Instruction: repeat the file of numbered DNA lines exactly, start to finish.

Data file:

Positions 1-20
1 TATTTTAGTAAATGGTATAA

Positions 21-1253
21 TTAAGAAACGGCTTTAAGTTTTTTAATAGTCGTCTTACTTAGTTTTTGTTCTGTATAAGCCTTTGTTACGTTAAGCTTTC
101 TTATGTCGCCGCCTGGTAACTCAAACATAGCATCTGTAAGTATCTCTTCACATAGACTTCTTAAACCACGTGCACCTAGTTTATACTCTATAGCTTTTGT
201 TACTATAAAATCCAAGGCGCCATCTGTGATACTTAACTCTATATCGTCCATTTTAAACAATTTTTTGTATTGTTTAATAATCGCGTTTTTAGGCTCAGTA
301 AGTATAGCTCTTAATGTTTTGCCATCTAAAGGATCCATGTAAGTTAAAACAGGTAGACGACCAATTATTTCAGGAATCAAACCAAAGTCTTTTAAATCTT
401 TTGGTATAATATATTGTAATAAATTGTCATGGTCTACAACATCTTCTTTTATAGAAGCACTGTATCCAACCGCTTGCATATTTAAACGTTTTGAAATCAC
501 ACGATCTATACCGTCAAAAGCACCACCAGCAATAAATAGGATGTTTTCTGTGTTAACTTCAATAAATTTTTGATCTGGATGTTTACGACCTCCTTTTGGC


Positions 1-20
1 TATTTTAGTAAATGGTATAA

Positions 21-1253
21 TTAAGAAACGGCTTTAAGTTTTTTAATAGTCGTCTTACTTAGTTTTTGTTCTGTATAAGCCTTTGTTACGTTAAGCTTTC
101 TTATGTCGCCGCCTGGTAACTCAAACATAGCATCTGTAAGTATCTCTTCACATAGACTTCTTAAACCACGTGCACCTAGTTTATACTCTATAGCTTTTGT
201 TACTATAAAATCCAAGGCGCCATCTGTGATACTTAACTCTATATCGTCCATTTTAAACAATTTTTTGTATTGTTTAATAATCGCGTTTTTAGGCTCAGTA
301 AGTATAGCTCTTAATGTTTTGCCATCTAAAGGATCCATGTAAGTTAAAACAGGTAGACGACCAATTATTTCAGGAATCAAACCAAAGTCTTTTAAATCTT
401 TTGGTATAATATATTGTAATAAATTGTCATGGTCTACAACATCTTCTTTTATAGAAGCACTGTATCCAACCGCTTGCATATTTAAACGTTTTGAAATCAC
501 ACGATCTATACCGTCAAAAGCACCACCAGCAATAAATAGGATGTTTTCTGTGTTAACTTCAATAAATTTTTGATCTGGATGTTTACGACCTCCTTTTGGC